5 Best Laptops For Journalists 2023 (+ Software Guide)

A laptop for journalists is usually just used to check out the news, connect with peers and send data in different formats (audio,text and video).

There’s no need for a high performance computer unless…

You’re publishing in video format AND need to use complex effects on very long footages.

Most journalists only use simple cut, transitions, add titles, etc, when video editing which can be done on pretty much any 11th gen Core i5 or 5th gen Ryzen 5 with 8GB RAM. 

So what then makes a laptop best for journalism ?

Source: Youtube Comcast News Channel

A laptop that has a rock solid built, is portable, has a top of the line keyboard and

As a bonus: theft and hack proof (Cannot easily be stolen or cannot have its information or docs easily retrieved). More info in the last section and reviews

What follows will be a brief summary however the last section includes a complete guide on how to build a computer or laptop for journalism. It includes tips on how to use external devices (phones, cameras, tablets) to collect and edit data with recommended apps, techniques and software.

Also there’s a section on how to keep your PROTECT your data against thieves and hackers.

Best Laptop Specs for Journalists

Apart from a few exceptions, you’ll use a mix of the following:

  • MS Office
  • Photo, video, audio editing apps: whether they’re from the Adobe creative suit or not, the hardware reqs. are still the same. 
  • Google Chrome or FireFox + Web Apps and Plugins: they’re both going to be RAM hogs especially after you install ‘plugins’ for data collection 
  • inDesign: not hardware demanding but display gamut may be important ONLY IF you’re working in magazine staff

8GB: MINIMUM for Windows 10 or Windows 11 to run lagless. It’s also good enough for video and photo editing and all the web tabs you want.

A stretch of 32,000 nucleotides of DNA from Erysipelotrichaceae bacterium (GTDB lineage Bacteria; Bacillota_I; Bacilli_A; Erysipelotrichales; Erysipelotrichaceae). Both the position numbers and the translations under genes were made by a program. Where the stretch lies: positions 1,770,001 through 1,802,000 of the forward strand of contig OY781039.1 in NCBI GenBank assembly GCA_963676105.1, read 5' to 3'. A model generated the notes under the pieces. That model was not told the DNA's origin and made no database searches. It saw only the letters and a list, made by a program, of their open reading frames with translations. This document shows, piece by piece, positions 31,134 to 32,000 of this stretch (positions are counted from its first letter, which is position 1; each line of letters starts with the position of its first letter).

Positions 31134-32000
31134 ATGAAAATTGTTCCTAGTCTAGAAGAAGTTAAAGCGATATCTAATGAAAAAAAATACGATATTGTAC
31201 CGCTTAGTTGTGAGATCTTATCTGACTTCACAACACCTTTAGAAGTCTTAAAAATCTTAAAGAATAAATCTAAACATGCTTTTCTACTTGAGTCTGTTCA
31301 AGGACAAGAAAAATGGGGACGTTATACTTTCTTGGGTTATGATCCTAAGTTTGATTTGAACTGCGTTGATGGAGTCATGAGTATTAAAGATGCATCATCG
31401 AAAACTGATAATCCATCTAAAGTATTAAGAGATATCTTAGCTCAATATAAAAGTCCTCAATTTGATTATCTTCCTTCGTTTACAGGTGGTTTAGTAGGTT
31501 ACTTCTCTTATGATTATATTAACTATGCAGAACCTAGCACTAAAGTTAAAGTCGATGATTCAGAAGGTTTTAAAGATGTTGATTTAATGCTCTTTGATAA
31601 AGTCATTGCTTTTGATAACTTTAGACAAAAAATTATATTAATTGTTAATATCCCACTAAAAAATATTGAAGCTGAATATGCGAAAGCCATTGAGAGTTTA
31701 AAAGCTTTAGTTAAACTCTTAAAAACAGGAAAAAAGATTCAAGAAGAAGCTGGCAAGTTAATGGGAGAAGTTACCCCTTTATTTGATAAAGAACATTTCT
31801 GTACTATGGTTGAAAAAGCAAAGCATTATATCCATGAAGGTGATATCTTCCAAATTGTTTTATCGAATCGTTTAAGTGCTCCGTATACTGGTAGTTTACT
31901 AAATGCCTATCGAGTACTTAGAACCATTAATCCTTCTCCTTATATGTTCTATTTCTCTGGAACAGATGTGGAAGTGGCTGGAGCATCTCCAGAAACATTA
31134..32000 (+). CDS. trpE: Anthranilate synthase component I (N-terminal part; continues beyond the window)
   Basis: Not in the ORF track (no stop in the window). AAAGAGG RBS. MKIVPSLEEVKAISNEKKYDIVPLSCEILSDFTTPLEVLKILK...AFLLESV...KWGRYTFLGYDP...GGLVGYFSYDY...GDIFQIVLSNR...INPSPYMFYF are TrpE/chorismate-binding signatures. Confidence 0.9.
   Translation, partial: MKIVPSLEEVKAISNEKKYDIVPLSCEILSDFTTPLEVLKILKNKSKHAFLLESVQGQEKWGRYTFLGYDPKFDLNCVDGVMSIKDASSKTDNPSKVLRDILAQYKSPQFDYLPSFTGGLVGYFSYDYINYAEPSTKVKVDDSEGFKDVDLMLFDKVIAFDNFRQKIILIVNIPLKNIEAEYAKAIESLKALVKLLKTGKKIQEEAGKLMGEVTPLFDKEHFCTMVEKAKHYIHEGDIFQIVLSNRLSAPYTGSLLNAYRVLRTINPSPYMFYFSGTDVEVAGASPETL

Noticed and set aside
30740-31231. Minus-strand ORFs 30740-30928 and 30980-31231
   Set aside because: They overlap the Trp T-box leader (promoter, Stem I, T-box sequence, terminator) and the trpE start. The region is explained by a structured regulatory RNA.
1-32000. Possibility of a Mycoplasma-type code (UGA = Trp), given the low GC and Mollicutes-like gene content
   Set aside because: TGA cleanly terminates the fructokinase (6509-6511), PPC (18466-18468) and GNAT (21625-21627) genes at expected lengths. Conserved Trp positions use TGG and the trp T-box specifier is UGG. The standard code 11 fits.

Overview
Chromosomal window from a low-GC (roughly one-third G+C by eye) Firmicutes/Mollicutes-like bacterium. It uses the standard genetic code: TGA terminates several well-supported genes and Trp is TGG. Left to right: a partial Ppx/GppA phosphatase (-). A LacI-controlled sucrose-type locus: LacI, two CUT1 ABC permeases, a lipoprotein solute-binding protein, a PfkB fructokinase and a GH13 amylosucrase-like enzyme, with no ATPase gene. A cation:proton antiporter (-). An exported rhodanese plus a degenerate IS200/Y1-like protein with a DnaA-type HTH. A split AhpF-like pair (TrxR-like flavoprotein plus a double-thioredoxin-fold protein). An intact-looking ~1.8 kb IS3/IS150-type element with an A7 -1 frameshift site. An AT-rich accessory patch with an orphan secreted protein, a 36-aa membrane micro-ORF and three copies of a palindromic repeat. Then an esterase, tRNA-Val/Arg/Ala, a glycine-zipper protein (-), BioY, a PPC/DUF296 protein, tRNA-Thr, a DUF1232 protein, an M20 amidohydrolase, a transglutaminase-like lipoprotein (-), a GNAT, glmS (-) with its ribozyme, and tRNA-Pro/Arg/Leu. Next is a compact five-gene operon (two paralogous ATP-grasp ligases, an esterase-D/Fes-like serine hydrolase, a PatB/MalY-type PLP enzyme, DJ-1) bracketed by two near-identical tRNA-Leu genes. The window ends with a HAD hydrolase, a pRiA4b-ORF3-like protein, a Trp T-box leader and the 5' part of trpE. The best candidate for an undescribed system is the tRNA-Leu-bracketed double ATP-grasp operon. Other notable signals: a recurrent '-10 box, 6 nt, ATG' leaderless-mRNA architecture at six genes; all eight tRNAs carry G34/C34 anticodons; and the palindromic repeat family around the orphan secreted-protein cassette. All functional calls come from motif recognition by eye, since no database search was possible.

4GB:  This is only okay IF AND ONLY IF you’re buying a ChromeBook or a refurbished MacBook Air.
16GB: This will speed up video rendering and let you multitask with dozens of software open simultaneously. You don’t have to buy 16GB off the bat though, all laptops can be later upgraded to 16GB.

CPU: Core i5/Ryzen 5

Core i5 / Ryzen 5: Minimum 11th gen Core i5 or 5th gen Ryzen 5 if photo/video editing. Ex: Core i5 11537G or Ryzen 5 5500U.
Core i3 / Ryzen 3: If its mostly for study,
typing purposes, research and the ocassional photo/video editing.
Core i7 / Ryzen 7: Useless and expensive. Too much power means less battery too

Storage: SSD PCIe 4.0
It is important you avoid HDDs and choose an SSD, the latter will boot up windows in seconds and wake up from sleep mode in milliseconds. Think about how use that can be when you want to write or record something ASAP!

Currently, the fastest SSD is PCIe 4.0 and that’s only going to be useful if you’re going to transfer HEAVY files back and forth (high resolution videos & photos) all the time as it’ll significantly speed up this process.

Display: FHD or QHD
Matte vs Glossy: The matte finish is prefered if working outdoors, they will bounce off sunlight and let you see what’s on the screen when you have the sun in your face. High brightness help too (~500 nits for sun exposure).

Resolution: Either FHD or QHD will make multitasking and editing easier as you’ll be able to fit in bigger timelines or have windows open next to each other.

You need a LONG battery for the “pick-up-anywhere-and-write” mentality.